Run Applications in Secure Sandboxes with SELinux

“Have an application that you want to run, but without giving it
full access to the rest of your system? Welcome to SELinux’s
sandbox utility. In a few fairly simple steps, you can box in an
application and not have to worry about it having full access to
your system.

“I have to admit, I have not always been the biggest fan of
SELinux. The syntax for security framework is, shall we say, less
than user-friendly. Actually, it can be downright anti-social. Be
that as it may, SELinux can also be really useful if you’re willing
to slog through the syntax and complexity. Actually, the syntax for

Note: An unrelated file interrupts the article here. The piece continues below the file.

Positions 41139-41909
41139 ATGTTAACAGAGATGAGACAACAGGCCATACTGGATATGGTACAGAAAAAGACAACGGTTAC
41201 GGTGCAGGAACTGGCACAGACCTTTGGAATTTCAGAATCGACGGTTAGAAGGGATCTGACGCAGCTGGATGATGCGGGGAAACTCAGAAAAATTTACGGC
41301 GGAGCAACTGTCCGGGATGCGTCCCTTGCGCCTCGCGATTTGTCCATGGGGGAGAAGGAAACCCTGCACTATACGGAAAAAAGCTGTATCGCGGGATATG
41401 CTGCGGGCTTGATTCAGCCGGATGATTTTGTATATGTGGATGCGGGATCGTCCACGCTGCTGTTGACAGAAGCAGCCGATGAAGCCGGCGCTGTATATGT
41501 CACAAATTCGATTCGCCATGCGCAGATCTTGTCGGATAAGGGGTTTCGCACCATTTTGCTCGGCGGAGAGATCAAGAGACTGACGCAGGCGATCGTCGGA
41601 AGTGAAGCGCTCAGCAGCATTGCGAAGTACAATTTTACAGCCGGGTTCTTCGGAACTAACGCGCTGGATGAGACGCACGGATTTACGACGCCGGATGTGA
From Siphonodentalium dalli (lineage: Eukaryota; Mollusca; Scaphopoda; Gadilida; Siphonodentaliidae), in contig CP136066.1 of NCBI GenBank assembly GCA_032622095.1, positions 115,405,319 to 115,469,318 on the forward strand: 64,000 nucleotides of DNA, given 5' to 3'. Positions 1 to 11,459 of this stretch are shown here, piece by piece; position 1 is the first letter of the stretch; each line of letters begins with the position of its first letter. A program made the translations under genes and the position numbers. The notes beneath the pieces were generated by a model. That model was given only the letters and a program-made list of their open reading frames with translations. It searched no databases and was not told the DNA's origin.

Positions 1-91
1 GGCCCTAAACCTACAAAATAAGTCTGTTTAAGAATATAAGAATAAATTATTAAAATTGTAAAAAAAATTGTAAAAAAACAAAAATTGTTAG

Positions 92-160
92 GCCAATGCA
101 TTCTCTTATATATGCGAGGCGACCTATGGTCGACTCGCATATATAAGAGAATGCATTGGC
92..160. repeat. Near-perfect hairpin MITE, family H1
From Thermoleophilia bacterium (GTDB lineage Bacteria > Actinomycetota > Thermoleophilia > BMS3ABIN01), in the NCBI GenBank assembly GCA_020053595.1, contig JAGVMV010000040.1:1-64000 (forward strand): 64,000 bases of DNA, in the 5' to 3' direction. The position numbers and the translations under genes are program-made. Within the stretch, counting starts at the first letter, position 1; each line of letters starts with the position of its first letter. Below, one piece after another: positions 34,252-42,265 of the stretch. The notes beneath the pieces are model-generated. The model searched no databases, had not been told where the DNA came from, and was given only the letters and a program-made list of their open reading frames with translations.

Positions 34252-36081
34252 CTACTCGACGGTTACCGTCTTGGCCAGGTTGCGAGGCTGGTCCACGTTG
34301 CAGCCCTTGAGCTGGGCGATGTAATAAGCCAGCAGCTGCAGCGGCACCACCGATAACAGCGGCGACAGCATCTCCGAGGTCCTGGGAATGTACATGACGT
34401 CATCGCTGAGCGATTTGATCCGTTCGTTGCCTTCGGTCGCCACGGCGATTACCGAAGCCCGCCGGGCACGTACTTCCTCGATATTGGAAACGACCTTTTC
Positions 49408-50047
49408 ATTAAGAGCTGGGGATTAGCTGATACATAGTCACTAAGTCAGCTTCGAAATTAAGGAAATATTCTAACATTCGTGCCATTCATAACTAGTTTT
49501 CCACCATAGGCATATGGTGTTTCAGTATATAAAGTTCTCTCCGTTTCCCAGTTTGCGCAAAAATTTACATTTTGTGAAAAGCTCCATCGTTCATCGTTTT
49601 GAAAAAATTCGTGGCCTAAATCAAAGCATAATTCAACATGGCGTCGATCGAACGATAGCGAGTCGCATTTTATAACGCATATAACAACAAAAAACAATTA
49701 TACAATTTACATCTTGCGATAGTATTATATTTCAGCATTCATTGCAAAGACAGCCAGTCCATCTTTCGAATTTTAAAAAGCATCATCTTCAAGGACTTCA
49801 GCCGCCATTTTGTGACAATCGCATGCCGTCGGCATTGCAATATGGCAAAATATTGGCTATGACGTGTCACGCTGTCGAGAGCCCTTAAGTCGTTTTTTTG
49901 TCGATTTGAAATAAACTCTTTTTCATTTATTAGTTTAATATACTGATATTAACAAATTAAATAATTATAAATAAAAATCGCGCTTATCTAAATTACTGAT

sandboxing an application isn’t all that bad and after playing with
sandboxing for a while, I’m interested in checking out SELinux more
fully to see how it’s (and its tools) evolved since I last poked

“You can use the sandbox utility to run an application in an
SELinux “sandbox” that is confined to reading and writing standard
in (stdin), standard out (stdout), and other file descriptors
passed on the command line”

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